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Vinny Ginardi: After we experienced such giant skips in time earlier this season, I assumed we’d have an episode with Osama Bin Laden’s death as the news-story sometime this season. Unfortunately, for the second consecutive week, The Newsroom disappointed me with its delivery.
My biggest concern for the show when it first started seems to be in full force now. The Newsroom has fallen victim to its own premise. There is only so much a series focused on a newsroom can do before it feels repetitive and formulaic. The result is what we saw this week: Lame and unsuccessful attempts at creating subplots to try and provide some sort of variance with each episode. Did Will really need to be high during this week’s episode? Or did Don and Sloan need to be trapped on a plane? I get the message here. News can break at anytime, even at times when it might be inconvenient for those who deliver the news, but really, did these situations add any sort of entertainment value? No. If anything, they removed some of the seriousness from the episode and made it feel almost sitcom-esque.
I still do enjoy watching the show, but I’m growing tired of watching the same thing happen each week.
Greg Kaplan: I’m with Vinny on this one. Cheesy feels like an inappropriate word to use in an episode that carried this much weight, but did three main characters of this show really have to be stuck on an airplane when word came down that the United States had killed Osama bin Laden? Sure, its a heart-warming moment and it gives any human being chills. But, come on. That’s too obvious of a plant and payoff for any viewer to sit back and be like “oh man, ain’t that a coincidence…”
Also, I really do think a story line was drastically underplayed in this week’s episode. I think Sorkin missed a golden opportunity to focus more on the story of Neil’s girlfriend, who was mostly underwhelmed by the news of bin Laden’s death. The night of Osama bin Laden’s death was one of those nights where you’ll always remember where you were. I’m positive Vinny knows where he was. I know for fact where I was. I was in my dorm room at Marist College, working on a final term paper. It was a Sunday night, and the news of bin Laden’s death to me was not broken by a news reporter. It was broken by Dan Shulman, Bobby Valentine and Orel Hershiser. It was broken to me by these three individuals because the New York Mets were playing the Philadelphia Phillies in Philly on Sunday Night Baseball, which meant I actually got to watch the game since, for some reason, Marist didn’t carry SNY.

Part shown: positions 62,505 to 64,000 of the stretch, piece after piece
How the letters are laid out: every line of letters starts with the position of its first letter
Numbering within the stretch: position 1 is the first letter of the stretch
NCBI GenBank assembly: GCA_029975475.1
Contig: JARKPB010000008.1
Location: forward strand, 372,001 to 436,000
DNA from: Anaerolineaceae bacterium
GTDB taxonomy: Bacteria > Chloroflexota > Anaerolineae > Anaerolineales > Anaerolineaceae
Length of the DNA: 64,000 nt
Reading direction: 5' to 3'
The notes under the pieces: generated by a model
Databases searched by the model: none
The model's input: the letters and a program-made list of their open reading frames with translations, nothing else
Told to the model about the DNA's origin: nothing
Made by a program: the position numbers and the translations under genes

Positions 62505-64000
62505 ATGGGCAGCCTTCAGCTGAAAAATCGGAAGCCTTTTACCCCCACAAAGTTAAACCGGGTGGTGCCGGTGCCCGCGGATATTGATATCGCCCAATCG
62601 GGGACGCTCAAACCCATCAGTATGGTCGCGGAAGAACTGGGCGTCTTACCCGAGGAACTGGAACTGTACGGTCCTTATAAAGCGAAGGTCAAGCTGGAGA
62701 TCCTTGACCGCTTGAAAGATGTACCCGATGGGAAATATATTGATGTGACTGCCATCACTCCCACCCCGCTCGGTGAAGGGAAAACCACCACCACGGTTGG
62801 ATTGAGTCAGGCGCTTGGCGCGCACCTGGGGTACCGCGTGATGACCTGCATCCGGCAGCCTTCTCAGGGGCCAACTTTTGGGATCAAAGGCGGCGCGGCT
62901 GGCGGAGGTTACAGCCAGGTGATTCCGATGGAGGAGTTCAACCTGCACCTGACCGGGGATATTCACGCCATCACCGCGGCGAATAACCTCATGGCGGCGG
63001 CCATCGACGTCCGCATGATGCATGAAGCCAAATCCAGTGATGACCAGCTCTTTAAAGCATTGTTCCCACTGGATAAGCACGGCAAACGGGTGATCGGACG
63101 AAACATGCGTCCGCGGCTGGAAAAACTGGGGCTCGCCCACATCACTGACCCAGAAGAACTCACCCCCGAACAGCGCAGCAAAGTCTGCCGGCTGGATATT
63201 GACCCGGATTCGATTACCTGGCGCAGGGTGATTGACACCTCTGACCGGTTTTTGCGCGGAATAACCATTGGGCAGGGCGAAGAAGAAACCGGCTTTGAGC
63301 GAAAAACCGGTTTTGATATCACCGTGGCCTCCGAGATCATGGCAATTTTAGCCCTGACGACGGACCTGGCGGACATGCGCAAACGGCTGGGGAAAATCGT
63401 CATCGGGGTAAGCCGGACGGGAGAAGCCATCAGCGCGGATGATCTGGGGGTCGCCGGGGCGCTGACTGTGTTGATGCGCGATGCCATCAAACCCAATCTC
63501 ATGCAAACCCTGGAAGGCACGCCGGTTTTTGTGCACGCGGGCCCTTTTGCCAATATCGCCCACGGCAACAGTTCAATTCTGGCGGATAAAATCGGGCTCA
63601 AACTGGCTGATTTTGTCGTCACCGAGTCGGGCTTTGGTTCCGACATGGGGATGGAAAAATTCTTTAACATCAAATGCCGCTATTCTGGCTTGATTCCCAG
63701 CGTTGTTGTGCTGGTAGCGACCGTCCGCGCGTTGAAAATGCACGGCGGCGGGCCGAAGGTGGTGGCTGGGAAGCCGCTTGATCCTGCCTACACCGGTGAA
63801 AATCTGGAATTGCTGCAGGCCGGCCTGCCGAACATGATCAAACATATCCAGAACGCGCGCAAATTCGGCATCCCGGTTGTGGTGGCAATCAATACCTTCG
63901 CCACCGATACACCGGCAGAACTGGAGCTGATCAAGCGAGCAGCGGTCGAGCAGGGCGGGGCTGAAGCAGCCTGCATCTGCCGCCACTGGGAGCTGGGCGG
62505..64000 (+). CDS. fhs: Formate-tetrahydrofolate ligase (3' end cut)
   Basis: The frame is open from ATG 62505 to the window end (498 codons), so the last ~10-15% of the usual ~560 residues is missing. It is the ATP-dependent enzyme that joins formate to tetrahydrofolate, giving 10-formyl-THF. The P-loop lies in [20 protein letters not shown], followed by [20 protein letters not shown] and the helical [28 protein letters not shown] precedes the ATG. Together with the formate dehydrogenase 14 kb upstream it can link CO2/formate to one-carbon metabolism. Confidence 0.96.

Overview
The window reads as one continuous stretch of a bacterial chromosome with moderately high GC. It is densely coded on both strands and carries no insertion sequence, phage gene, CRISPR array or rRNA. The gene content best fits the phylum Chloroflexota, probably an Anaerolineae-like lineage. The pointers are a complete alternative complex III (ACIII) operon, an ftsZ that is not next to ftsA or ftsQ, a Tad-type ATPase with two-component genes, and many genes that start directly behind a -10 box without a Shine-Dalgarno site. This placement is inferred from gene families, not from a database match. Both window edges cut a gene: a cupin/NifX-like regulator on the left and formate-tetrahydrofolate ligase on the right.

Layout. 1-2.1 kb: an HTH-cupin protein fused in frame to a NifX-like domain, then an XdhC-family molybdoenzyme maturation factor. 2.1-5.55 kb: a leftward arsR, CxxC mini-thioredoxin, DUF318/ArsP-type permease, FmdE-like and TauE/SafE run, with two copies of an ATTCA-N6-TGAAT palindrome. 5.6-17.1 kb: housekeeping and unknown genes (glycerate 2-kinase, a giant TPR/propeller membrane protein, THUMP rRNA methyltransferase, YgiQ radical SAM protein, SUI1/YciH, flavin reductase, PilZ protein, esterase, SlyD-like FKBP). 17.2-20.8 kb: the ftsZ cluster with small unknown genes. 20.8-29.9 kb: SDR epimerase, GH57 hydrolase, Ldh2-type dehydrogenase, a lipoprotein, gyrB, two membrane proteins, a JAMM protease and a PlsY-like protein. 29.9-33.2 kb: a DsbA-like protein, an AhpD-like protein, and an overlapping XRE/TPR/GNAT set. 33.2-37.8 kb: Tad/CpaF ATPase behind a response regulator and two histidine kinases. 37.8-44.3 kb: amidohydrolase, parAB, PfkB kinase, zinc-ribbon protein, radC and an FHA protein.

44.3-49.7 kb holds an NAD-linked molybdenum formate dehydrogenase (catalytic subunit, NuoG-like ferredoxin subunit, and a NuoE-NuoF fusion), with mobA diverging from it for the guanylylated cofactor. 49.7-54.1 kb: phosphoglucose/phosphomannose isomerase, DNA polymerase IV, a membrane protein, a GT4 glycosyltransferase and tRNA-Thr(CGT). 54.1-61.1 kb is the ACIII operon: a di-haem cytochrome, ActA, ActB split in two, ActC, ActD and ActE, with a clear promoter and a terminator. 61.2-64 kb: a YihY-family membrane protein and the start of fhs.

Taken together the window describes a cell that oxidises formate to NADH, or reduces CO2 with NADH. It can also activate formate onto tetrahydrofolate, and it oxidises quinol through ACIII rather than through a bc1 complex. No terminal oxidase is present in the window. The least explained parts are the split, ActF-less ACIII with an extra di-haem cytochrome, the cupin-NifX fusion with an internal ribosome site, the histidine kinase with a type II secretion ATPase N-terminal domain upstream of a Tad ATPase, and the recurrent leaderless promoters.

I remember hearing rumors of it on the broadcast (it was an especially long game that went extras, which turned out to be pretty symbolic of the entire night considering how often the White House pushed back the announcement). I remember going on Twitter and Facebook and seeing friends and the media begin to celebrate it. And yet, I fully remember being completely underwhelmed by the news. I can’t really put a finger on why I felt underwhelmed. I just did. I grew up 40 minutes away from the Towers. I knew kids in my home town directly impacted by the attacks. Yet, I don’t know. I really wasn’t one of those moments for me. I would’ve liked Sorkin to explore the true emotions that Neil’s girlfriend was going through, because those were the emotions I was going through, though certainly on a much smaller level.
To change topics almost completely, I will admit that Jim either redeemed himself entirely by showing his true colors as a Mets fan, or is completely dead to me for being a Phillies fan. I also mildly liked that he pretty much said “screw it” to the whole Maggie situation and wants to stay with Lisa. Good for him. And I’m still very confused by how to feel about Don now. He had some hilarious and highly entertaining moments on the airplane, but I really can’t stand the whiny-bitchness that Sorkin has written into his character revolving around this love circle. Doesn’t sit well with me at all.